Tips for Moving Safely to a New Home During the Coronavirus Pandemic
Is moving essential?
According to the American Moving & Storage Association (AMSA), moving has been deemed an “essential service” by the federal government. This means movers can continue to operate their businesses so you won't be left pushing your huge couch out the door on your own.
However, cities and states across the country have their own way of enforcing social distancing and restricting permitted business operations to services they deem as “essential.” So even if moving is generally an essential service, the orders may be different in your locality so it’s important to ask your realtor and do your research as much as you can.
Here are some tips on how to move to your new home safely during the coronavirus pandemic:
1. Research your movers and see if they provide virtual estimates.
Do your homework on the moving companies that are still operating in your area in this time of pandemic. Contact them and ask about their current sanitation procedures, whether their workers have necessary supplies, like masks and gloves; how often do they disinfect their trucks and vehicles, and other safety measures in place to protect everyone involved in the process. You may also check the moving service provider's website to view their COVID-19 policy, and then ask them directly for any questions or concerns.
Traditionally, movers will visit your home to provide a quote. But with social distancing requirements, a virtual estimate and a fully contactless service is your best bet to move safely while this health crisis is ongoing.
If you have already found a mover you want to work with, ask for a virtual estimate, which often includes a video call walk-through of the space. You may be asked to provide some measurements so they can prepare for any large furniture or tight spaces. In a virtual survey, you must take into account the size of the rooms and the items in each room. If in case you’re already halfway through your packing, inform them about the number of your boxes and the sizes/dimensions of each.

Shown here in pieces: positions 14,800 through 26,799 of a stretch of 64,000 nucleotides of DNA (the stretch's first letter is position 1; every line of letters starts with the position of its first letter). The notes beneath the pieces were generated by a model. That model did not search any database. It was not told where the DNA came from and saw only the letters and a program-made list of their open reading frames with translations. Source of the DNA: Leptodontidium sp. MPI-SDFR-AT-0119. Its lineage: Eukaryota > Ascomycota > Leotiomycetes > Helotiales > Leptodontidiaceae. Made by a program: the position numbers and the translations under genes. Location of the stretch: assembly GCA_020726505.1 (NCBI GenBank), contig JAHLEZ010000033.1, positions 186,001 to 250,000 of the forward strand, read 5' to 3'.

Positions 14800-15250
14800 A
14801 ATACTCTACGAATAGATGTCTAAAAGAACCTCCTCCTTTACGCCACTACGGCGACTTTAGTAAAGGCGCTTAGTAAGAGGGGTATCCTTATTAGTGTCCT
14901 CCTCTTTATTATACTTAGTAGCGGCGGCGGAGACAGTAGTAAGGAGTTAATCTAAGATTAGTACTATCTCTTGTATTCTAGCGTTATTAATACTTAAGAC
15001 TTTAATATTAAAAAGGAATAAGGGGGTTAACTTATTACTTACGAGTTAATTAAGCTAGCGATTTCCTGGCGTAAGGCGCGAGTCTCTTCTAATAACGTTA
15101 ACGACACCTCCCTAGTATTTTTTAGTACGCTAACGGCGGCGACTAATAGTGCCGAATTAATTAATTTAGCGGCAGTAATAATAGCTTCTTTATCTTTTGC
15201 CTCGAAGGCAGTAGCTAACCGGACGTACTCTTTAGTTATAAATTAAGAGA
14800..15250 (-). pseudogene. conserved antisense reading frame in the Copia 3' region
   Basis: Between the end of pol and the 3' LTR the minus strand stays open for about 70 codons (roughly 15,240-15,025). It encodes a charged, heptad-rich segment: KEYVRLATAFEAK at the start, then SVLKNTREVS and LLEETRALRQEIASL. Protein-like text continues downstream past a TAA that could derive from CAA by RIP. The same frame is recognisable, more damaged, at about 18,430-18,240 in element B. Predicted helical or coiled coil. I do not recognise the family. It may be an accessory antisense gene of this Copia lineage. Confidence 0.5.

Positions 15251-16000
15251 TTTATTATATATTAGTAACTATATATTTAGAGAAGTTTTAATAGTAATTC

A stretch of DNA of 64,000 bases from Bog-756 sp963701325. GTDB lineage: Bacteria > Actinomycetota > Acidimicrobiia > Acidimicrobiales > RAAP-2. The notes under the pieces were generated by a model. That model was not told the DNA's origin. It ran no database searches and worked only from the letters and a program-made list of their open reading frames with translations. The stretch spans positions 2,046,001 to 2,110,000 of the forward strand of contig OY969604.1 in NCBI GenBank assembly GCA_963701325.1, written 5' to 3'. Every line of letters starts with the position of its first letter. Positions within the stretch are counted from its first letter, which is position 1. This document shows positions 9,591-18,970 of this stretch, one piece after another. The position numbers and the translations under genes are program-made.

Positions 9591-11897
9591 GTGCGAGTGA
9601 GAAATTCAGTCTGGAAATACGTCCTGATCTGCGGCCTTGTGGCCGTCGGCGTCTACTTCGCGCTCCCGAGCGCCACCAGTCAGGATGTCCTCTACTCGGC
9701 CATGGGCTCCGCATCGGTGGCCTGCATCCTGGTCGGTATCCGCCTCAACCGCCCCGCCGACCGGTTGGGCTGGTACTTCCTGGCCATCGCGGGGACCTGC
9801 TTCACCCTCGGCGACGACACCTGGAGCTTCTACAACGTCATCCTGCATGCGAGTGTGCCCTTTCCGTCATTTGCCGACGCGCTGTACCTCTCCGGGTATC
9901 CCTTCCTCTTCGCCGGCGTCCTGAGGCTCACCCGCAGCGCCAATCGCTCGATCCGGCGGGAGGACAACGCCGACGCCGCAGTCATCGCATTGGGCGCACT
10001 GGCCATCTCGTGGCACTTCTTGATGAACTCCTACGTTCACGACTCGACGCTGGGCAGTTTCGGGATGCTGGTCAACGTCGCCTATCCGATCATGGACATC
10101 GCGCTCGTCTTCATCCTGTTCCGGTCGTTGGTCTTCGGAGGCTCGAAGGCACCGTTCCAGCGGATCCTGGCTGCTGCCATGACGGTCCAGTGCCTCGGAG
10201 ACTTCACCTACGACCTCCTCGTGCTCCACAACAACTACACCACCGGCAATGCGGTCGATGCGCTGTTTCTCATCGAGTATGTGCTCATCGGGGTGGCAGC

Discuss with them best practices for moving day and how you can prioritize your health and safety. Also, confirm if there is a reasonable cancellation or rescheduling policy in the event that you need to change your plans. Don’t forget to make alternative plans in case the company ceases to continue operations at the time of your move.
2. Plan and pack ahead.
If you can't figure out how many boxes you’ll need for your move, take advantage of packing calculators available online so you can get an estimate based on the number of rooms and people in your household. This way, you won’t have to make the extra run to the store in case you didn’t purchase enough. If you’re still in doubt, it might be better to buy a few extra.
And while letting the moving company handle the packing and unpacking of your home is more convenient (although somewhat pricier), the safest option during this time is to pack your belongings yourself. You’ll be in control of handling and disinfecting each of your belongings, and you won’t have to worry about the movers touching more surfaces to limit the spread of the virus or any potential germs.
3. Buy new moving boxes instead of using free or recycled ones.
In the not-so-distant past, it was normal to reuse boxes from your local grocery store or neighborhood networks to save money. However, due to concerns about the coronavirus' ability to remain active on surfaces (it can survive on cardboard boxes for as long as 24 hours), this approach isn’t recommended. The AMSA’s guide for consumers who are moving during this pandemic suggests purchasing new moving boxes and tapes from your mover. Boxes and moving containers that are already available in your home are fine, but if you need any extras, just play it safe and buy them new.